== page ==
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Chuck Schumer slams forged sex harassment documents as a 'phony allegation'

The attempted smear took the form of a fake legal document alleging inappropriate behavior by Senate Democratic leader Chuck Schumer toward a former staffer.
Image: Chuck Schumer
Senate Democratic leader Chuck Schumer at a news conference in Bethlehem, New York, on Oct. 23.David Klepper / AP

WASHINGTON — A draft legal document accusing Senate Minority Leader Chuck Schumer of sexual harassment is a forgery, the woman purported to be his accuser told NBC News on Tuesday night.

The woman said that the allegations are false and that she has asked police to investigate.

The apparent smear, which was first reported by news website Axios, took the form of a fake legal document alleging inappropriate behavior by Schumer toward a former staff member.

Schumer, during an unrelated news conference on Wednesday morning, said his office would pursue "every legal path" against the sender.

"It was a phony allegation, forged, false from start to finish," said the longtime Democratic senator from New York. He did not answer a question about who he believes may have drafted the document.

The woman, a former staff member, said that the claims in the document are "completely false."

"My signature is forged, and even basic facts about me are wrong. I have contacted law enforcement to determine who is responsible," said the woman, who spoke on condition of anonymity because she believes she is the victim of a crime.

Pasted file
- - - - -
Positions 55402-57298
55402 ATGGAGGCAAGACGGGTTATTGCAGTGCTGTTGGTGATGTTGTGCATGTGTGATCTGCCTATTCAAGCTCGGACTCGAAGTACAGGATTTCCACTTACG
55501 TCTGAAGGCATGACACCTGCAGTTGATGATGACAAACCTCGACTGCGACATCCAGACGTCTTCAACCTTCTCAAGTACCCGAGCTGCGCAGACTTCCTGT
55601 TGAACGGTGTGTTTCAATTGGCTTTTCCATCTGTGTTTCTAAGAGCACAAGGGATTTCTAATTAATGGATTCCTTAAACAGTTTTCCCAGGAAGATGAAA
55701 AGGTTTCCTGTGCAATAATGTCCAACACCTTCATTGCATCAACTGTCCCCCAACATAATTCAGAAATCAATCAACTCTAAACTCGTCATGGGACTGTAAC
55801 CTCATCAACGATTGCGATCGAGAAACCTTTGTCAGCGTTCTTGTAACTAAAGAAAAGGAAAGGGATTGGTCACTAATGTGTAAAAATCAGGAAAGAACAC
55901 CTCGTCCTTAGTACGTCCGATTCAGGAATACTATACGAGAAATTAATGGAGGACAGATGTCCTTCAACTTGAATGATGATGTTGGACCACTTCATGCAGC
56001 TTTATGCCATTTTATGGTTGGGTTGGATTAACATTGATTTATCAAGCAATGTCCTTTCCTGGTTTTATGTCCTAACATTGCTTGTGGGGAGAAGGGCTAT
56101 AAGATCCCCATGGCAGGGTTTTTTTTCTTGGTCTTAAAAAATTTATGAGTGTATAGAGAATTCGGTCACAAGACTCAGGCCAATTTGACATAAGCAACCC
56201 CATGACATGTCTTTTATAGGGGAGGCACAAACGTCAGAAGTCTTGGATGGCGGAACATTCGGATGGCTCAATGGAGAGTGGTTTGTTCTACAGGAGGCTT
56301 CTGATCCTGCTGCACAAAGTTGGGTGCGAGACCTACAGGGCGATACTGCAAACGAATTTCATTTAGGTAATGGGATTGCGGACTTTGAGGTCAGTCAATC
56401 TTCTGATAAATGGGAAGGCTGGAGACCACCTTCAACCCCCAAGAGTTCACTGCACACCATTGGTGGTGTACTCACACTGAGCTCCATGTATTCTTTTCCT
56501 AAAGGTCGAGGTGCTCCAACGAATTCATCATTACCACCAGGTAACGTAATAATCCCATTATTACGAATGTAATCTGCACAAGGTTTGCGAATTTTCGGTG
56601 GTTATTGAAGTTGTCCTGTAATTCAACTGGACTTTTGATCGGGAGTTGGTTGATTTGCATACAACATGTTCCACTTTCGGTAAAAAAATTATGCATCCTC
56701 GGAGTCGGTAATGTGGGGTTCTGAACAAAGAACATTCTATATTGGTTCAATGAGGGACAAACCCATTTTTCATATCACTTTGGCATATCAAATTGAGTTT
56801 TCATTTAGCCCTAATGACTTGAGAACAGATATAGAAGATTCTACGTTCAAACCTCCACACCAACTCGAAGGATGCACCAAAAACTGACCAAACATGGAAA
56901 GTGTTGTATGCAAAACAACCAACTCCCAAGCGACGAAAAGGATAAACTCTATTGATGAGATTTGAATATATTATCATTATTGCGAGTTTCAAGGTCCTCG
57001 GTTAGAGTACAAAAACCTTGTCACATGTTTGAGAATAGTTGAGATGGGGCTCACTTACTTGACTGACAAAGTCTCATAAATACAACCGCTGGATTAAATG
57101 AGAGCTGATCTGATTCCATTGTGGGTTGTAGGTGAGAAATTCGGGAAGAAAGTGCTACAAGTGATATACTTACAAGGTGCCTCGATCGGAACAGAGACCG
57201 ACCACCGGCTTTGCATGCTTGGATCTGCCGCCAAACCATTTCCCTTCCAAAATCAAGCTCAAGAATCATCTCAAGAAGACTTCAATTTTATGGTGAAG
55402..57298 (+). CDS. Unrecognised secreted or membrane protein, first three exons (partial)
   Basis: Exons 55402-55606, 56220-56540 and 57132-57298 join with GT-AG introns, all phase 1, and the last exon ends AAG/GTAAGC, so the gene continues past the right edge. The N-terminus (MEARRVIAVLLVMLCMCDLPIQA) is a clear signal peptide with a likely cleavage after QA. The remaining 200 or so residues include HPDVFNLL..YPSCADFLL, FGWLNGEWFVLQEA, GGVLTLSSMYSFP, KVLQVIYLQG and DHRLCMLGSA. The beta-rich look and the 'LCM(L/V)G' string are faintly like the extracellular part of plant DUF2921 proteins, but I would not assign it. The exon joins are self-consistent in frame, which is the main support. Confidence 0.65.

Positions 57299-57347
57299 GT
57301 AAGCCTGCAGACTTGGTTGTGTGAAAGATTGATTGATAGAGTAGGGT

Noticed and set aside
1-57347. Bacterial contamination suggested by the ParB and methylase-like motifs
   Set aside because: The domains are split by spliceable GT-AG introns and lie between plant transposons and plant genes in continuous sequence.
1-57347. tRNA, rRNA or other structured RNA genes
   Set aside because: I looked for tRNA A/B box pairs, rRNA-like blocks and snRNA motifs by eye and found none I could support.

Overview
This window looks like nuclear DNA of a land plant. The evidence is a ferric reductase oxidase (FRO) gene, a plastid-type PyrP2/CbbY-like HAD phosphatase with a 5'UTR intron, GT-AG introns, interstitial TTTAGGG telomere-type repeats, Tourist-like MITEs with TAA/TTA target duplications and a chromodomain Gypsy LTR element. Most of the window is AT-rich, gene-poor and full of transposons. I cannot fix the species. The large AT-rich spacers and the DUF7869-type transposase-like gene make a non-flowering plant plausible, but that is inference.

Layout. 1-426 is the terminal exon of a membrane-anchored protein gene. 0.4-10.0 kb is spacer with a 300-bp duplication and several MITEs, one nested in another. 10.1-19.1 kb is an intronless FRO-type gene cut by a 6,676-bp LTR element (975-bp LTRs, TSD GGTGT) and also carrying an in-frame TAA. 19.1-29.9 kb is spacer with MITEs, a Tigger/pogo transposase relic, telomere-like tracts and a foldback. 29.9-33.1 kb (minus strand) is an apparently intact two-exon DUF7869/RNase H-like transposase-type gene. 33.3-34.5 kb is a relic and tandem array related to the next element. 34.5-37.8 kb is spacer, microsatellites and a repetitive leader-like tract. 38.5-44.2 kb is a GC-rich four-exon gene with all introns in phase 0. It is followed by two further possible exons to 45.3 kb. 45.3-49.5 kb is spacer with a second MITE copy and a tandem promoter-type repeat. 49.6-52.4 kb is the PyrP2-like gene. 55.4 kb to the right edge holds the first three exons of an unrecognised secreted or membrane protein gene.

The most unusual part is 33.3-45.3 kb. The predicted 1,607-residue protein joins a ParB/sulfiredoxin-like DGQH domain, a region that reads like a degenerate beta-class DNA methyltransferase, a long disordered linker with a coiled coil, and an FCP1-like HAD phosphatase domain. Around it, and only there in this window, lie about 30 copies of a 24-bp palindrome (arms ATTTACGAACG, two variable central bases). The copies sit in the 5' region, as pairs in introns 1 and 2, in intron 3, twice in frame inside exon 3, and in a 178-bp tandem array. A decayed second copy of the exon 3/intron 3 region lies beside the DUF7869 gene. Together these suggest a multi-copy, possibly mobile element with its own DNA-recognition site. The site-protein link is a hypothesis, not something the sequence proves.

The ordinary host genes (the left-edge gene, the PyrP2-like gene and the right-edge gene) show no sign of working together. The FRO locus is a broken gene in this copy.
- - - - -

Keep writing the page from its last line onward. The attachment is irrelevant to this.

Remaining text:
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"I parted with Senator Schumer's office on good terms and have nothing but the fondest memories of my time there," she said.

Axios reported that Schumer requested a police investigation as well.

The document would appear to be part of an attempt to embarrass any news organization that reported on it as factual.

The Washington Post blew the whistle on a similar sting last month, reporting that a woman tried to peddle a false story of having been impregnated by Alabama Senate candidate Roy Moore when she was a teenager.

The Post published substantial evidence that the woman was linked to the right-wing activist group Project Veritas, which secretly records and releases selectively edited videos purporting to expose questionable behavior by news organizations and liberal political and activist groups.

James O'Keefe, the founder of Project Veritas, told supporters in a fundraising letter that his "investigative journalist embedded within the publication had their cover blown."

"This isn't the first time that has happened, and it won't be the last time," he wrote.

Kasie Hunt reported from Washington. Alex Johnson reported from Los Angeles.